I am a filter coffee lover. My husband would disagree and replace ‘lover’ with ‘addict’. As far as I am concerned, I have evolved enough to discard judgements aimed at me. Coffee does not go well with my system. My relationship with the beverage is like Mark Twain’s association with smoking. For the record: “Leaving Coffee is very easy. I’ve done it many times”. Presently, I have restricted myself to half a cup of filter kaapi in the morning. Usually, after my morning workout, I go to meet my second set of parents (read in-laws). The aroma of freshly brewed coffee wafts in their house. The alluring smell renders me incapable of keeping any resolve. Somedays, when dad asks if I’ll have it, I say ‘no’ and avoid looking in the direction of the kitchen where he would have placed several shiny steel tumblers waiting to receive the first decoction nectar. More often, I reluctantly agree to have just half a cup. That way, I remain in the “sin committed, but not really” quadrant. Only true blue filter coffee lovers know the sudden buoyancy in spirit when a steaming hot, frothy golden brown and white liquid is served. Okay, I am already beginning to feel and sound like an addict.
The Art of Selection
The Tamil heartland has perfected the art of coffee making and coffee buying. It is a meticulous exercise worthy of a TED talk. First, correct beans have to be identified. My family prefers peaberry and plantation. Then you decide the ratio of coffee and chicory. Chicory is an aromatic herb added for flavour and colour. It also brings the overall expenditure down by a few dimes. However, filter coffee connoisseurs ought to know their ratio preference like the back of their hand. And people do. Some prefer a 70-30 combo; others prefer an 80-20 mix. The filter coffees in the market typically go with a 60 (coffee) 40 (chicory) combination. Most filter coffee purists turn up their noses at the Nescafes and Brus of the world. People will try their combinations from different shops till they settle down on the one they can call ‘mine’. It’s a big decision. After all, your morning mood and bowels depend on it.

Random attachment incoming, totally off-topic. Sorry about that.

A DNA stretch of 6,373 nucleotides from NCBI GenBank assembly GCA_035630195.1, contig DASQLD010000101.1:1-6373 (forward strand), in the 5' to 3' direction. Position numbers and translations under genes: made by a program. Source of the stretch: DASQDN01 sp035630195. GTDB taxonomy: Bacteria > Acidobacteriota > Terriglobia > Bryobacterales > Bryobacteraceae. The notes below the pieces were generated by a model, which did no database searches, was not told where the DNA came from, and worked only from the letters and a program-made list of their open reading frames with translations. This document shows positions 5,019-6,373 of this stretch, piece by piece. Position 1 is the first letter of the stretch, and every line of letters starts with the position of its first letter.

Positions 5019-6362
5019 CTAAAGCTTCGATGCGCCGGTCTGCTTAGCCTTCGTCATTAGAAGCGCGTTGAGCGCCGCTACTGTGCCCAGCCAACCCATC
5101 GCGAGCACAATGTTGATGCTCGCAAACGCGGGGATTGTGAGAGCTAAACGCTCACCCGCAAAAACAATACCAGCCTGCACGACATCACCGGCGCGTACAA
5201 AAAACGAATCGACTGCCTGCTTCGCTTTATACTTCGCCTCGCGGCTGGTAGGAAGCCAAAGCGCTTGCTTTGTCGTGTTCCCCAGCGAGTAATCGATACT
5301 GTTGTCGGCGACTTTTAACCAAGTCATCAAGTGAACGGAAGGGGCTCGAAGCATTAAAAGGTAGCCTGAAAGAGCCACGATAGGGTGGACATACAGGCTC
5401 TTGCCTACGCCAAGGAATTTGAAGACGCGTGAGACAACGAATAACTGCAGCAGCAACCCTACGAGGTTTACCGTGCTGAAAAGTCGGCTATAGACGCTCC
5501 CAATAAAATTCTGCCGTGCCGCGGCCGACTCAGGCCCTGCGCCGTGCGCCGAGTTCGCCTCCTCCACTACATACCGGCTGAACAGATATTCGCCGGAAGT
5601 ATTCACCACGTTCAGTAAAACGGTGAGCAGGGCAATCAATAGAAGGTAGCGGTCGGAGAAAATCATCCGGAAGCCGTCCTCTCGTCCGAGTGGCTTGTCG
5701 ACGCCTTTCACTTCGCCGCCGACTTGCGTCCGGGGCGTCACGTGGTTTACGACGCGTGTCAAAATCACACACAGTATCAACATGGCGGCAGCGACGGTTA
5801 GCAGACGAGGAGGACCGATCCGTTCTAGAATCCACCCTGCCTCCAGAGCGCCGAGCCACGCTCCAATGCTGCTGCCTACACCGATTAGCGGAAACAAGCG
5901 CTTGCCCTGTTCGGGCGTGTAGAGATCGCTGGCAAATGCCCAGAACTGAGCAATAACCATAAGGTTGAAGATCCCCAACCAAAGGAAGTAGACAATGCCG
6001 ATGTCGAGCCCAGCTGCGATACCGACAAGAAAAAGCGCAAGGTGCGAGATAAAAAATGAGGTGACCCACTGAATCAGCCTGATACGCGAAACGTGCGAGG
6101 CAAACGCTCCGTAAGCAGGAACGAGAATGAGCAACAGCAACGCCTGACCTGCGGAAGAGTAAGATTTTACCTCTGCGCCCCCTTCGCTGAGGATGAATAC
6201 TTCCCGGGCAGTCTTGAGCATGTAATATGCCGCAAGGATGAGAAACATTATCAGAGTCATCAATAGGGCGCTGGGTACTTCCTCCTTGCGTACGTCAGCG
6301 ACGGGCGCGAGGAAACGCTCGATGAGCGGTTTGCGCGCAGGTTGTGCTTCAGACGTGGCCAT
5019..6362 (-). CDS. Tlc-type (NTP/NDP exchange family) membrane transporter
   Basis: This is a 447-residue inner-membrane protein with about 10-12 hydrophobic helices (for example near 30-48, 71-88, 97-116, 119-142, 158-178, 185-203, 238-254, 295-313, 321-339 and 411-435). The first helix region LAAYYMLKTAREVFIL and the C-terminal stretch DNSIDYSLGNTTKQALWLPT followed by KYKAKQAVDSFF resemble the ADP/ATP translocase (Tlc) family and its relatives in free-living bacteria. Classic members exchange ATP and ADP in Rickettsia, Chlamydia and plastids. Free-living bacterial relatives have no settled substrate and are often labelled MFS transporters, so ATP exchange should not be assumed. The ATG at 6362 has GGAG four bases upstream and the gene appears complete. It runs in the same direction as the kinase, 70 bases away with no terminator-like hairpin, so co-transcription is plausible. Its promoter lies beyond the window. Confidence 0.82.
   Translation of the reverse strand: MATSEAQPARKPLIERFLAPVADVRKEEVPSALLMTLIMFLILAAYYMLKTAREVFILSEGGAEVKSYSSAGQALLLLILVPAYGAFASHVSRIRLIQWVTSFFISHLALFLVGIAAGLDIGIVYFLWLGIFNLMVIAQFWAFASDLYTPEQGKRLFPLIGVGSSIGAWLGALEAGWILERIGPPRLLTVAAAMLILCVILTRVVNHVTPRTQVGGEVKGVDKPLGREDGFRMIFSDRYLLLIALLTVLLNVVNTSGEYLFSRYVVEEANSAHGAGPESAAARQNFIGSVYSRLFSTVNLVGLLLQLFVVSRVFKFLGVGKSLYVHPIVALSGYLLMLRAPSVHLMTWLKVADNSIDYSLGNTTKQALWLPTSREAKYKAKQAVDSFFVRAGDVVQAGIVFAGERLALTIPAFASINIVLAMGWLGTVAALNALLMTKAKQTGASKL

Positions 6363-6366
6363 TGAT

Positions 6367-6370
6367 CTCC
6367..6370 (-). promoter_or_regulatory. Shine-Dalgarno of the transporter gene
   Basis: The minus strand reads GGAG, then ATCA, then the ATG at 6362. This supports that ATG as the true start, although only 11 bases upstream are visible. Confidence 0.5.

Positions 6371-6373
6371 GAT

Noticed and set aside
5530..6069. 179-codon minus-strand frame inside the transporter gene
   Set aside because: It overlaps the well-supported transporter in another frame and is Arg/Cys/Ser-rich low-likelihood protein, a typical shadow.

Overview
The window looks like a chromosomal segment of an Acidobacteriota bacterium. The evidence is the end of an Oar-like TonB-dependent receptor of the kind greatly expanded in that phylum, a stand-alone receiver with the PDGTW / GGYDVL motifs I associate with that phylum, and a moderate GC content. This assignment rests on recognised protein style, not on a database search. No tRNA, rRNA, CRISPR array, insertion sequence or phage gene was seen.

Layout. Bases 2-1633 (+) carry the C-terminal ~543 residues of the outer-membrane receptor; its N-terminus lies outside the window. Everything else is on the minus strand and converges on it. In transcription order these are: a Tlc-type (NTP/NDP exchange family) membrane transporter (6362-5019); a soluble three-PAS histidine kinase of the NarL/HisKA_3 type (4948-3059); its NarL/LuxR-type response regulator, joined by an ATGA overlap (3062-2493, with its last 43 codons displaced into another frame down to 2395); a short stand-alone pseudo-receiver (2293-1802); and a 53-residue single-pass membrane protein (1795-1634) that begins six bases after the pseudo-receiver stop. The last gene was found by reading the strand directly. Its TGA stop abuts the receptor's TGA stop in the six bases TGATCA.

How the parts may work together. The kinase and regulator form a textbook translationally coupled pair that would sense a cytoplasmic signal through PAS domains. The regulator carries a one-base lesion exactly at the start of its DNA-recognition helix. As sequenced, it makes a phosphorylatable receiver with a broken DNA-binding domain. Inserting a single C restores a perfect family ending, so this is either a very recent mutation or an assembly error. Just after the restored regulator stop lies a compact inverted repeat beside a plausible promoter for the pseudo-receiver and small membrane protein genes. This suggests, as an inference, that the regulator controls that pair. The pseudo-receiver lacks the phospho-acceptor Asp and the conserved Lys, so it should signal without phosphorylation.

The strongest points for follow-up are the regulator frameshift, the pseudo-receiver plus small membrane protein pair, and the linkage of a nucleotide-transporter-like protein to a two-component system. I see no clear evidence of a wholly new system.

Do you dare to make decoction?
The process of making decoction is very precise. With sharp observation and devotion, one can master it in a lifetime. The coffee powder is put in a filter, and hot water is poured on top. Here’s the catch: too little water will result in a sludgy mixture and no decoction, while too much of it will make the decoction runny. Like Buddha said, ‘moderation is the key, my friend.’ After that, you wait for a few minutes till the elixir of life collects in the lower part of the filter.
Meanwhile, fresh milk (read it again, FRESH milk) is brought to a boil. One must ensure that the milk is not boiled before the decoction is ready. Now, some decoction is poured in an empty tumbler. Sugar can be added at this point. Some people like coffee without sugar and milk, often pontificating ‘black like midnight, bitter as sin’. Thank you very much. I like mine with sugar and milk. Now comes the most crucial part. In quick movements, the decoction is poured back and forth in two tumblers to work the froth. Once you have risen enough froth with your acrobatics, pour hot milk on top. Your authentic filter kaapi is ready.
*** The tips and tricks shared here are incredibly exclusive. You now have access to a closely guarded family secret.
Filter coffee lovers know the first decoction from the second or third. In fact, they would try to avoid anything after the second decoction, which is also a compromise by their standard. You can easily spot them in south Indian restaurants asking for more decoction or thick decoction and sugar by the side. Most importantly, they know the best place to get coffee: HOME. You are invited to our home any time for a cuppa. Not gloating, I am reasonably good at making it:)
I am closing this write-up with a poem inspired by my physically and mentally distraught state when I try quitting coffee. By the by, the poem is part experience and part imaginary. Not everything listed there happens to me; however, I am documenting the pain of many:)
Don’t talk to me
Or gawk and stare
I didn’t have coffee
I am still not there—
I am caught in the scents of the morning brew
I am yet to come out satisfied from the loo.
I am a doddering zombie in broad daylight.
I am bleary-eyed, not fit for a fight.
While you perk up with the morning rays
I suffer a headache that’s here to stay.
Of all the humanity that’s praising light
I am the one in perpetual night.
Do not talk
For Heaven’s sake
I didn’t have coffee,
I am not awake.
(My poem is modelled on “Don’t stand at my grave”, an absolute gem. You may read it here.)